S&P 500   4,274.04 (-0.72%)
DOW   33,980.32 (-0.50%)
QQQ   328.40 (-1.17%)
AAPL   174.51 (+0.86%)
MSFT   291.33 (-0.47%)
META   174.73 (-2.64%)
GOOGL   119.50 (-1.81%)
AMZN   142.08 (-1.86%)
TSLA   911.67 (-0.87%)
NVDA   183.41 (-2.85%)
NIO   20.10 (-3.87%)
BABA   89.94 (-2.92%)
AMD   98.27 (-1.93%)
MU   61.62 (-3.51%)
T   18.41 (-0.86%)
CGC   4.06 (+7.41%)
F   16.02 (-2.50%)
GE   79.93 (-1.41%)
DIS   122.72 (-1.79%)
AMC   21.31 (-14.11%)
PYPL   99.47 (-2.56%)
PFE   49.28 (-1.16%)
NFLX   241.24 (-1.81%)
S&P 500   4,274.04 (-0.72%)
DOW   33,980.32 (-0.50%)
QQQ   328.40 (-1.17%)
AAPL   174.51 (+0.86%)
MSFT   291.33 (-0.47%)
META   174.73 (-2.64%)
GOOGL   119.50 (-1.81%)
AMZN   142.08 (-1.86%)
TSLA   911.67 (-0.87%)
NVDA   183.41 (-2.85%)
NIO   20.10 (-3.87%)
BABA   89.94 (-2.92%)
AMD   98.27 (-1.93%)
MU   61.62 (-3.51%)
T   18.41 (-0.86%)
CGC   4.06 (+7.41%)
F   16.02 (-2.50%)
GE   79.93 (-1.41%)
DIS   122.72 (-1.79%)
AMC   21.31 (-14.11%)
PYPL   99.47 (-2.56%)
PFE   49.28 (-1.16%)
NFLX   241.24 (-1.81%)
S&P 500   4,274.04 (-0.72%)
DOW   33,980.32 (-0.50%)
QQQ   328.40 (-1.17%)
AAPL   174.51 (+0.86%)
MSFT   291.33 (-0.47%)
META   174.73 (-2.64%)
GOOGL   119.50 (-1.81%)
AMZN   142.08 (-1.86%)
TSLA   911.67 (-0.87%)
NVDA   183.41 (-2.85%)
NIO   20.10 (-3.87%)
BABA   89.94 (-2.92%)
AMD   98.27 (-1.93%)
MU   61.62 (-3.51%)
T   18.41 (-0.86%)
CGC   4.06 (+7.41%)
F   16.02 (-2.50%)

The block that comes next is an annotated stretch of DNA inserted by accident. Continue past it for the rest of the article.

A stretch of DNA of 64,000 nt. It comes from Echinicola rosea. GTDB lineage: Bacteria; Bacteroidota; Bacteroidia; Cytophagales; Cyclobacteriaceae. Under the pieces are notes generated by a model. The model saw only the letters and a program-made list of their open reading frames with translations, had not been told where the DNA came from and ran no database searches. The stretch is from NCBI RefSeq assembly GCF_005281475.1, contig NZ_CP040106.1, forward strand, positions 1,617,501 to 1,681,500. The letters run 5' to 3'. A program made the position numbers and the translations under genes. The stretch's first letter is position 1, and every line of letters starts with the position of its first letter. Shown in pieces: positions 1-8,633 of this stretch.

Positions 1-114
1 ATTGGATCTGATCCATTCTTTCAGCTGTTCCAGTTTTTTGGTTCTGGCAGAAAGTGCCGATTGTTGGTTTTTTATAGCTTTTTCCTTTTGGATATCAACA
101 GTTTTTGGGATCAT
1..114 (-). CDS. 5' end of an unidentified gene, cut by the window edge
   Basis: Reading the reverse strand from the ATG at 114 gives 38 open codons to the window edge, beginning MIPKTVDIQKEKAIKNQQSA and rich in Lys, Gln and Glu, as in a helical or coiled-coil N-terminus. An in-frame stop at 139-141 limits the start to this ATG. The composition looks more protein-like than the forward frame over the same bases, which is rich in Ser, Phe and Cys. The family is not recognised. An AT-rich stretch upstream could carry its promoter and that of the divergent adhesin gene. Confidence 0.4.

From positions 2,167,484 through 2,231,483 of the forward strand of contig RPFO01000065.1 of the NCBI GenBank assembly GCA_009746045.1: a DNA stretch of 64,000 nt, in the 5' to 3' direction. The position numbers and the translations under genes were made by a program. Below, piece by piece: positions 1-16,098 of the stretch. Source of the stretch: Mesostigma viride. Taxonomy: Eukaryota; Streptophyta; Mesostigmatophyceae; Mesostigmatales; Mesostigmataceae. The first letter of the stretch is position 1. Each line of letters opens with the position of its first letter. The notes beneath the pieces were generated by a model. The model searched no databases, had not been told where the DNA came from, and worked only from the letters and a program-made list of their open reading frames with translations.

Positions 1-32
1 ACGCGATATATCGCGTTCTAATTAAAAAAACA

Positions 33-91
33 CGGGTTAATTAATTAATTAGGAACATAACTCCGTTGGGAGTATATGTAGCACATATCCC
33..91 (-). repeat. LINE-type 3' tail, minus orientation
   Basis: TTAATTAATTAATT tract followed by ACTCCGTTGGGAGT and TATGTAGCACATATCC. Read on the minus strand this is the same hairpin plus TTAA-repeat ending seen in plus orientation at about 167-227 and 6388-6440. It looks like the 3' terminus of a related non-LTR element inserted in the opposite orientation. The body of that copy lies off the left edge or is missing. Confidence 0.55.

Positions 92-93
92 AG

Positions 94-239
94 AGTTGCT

GE   79.93 (-1.41%)
DIS   122.72 (-1.79%)
AMC   21.31 (-14.11%)
PYPL   99.47 (-2.56%)
PFE   49.28 (-1.16%)
NFLX   241.24 (-1.81%)
S&P 500   4,274.04 (-0.72%)
DOW   33,980.32 (-0.50%)
QQQ   328.40 (-1.17%)
AAPL   174.51 (+0.86%)
MSFT   291.33 (-0.47%)
META   174.73 (-2.64%)
GOOGL   119.50 (-1.81%)
AMZN   142.08 (-1.86%)
TSLA   911.67 (-0.87%)
NVDA   183.41 (-2.85%)
NIO   20.10 (-3.87%)
BABA   89.94 (-2.92%)
AMD   98.27 (-1.93%)
MU   61.62 (-3.51%)
T   18.41 (-0.86%)
CGC   4.06 (+7.41%)
F   16.02 (-2.50%)
GE   79.93 (-1.41%)
DIS   122.72 (-1.79%)
AMC   21.31 (-14.11%)
PYPL   99.47 (-2.56%)
PFE   49.28 (-1.16%)
NFLX   241.24 (-1.81%)

How to Screen for Cash Value Stocks in a Bear Market

How to Screen for Cash Value Stocks in a Bear Market

Bear markets are times of uncertainty for investors as the market resets its parameters and preferences to determine stock values. While top-line growth momentum and high expectations are relished in bull markets, it get replaced by tangible value and stability during bear markets. The most tangible asset that a company can possess is cash. In basic terms, a stock trading under its cash amount is perceived as undervalued. This can provide an upside on a recovery as well as stability from falling much further. When looking for trading or investing candidates, this can be a starting point before applying any further technical and fundamental analysis to determine if its right for your portfolio.

Cash-Per-Share

The cash-per-share usually tends to be a floor as far as a stock price can fall. Theoretically, if a stock trades under its cash-per-share value, you’re getting the business for free. Fundamentally, there is usually a problem with the operations or strategy that caused the sell-off in shares below the cash value. In fact, in most cases, the underlying stock is a speculator’s bet. Of course, many businesses aren’t worth the paper the stock is printed on, but the cash makes it viable. Additionally, undervalued stocks can attract the attention of arbs and potential acquirers. It’s the perception of value that becomes a self-fulfilling prophecy at times.


How to Screen for CPS Value Stocks